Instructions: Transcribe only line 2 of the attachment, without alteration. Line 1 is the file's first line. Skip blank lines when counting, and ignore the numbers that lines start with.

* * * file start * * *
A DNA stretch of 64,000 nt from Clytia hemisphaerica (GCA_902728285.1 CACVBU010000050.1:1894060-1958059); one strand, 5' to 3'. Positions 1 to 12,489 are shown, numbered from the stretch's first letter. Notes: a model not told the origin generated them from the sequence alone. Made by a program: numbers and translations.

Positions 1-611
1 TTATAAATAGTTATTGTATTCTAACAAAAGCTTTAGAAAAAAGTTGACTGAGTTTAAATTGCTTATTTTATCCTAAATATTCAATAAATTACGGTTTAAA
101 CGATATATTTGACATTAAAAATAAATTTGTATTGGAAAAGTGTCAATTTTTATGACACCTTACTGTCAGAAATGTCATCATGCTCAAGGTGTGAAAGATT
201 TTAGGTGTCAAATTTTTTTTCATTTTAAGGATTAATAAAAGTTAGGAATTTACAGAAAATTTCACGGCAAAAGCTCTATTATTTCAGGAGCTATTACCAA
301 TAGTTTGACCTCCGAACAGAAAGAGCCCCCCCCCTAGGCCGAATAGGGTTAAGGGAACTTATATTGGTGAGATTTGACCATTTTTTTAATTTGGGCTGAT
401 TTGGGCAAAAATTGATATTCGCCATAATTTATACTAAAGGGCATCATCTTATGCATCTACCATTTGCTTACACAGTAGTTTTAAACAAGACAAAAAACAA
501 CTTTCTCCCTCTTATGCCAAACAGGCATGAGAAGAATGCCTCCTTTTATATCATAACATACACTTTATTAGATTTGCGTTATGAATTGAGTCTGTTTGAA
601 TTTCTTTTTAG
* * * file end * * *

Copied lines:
Positions 1-611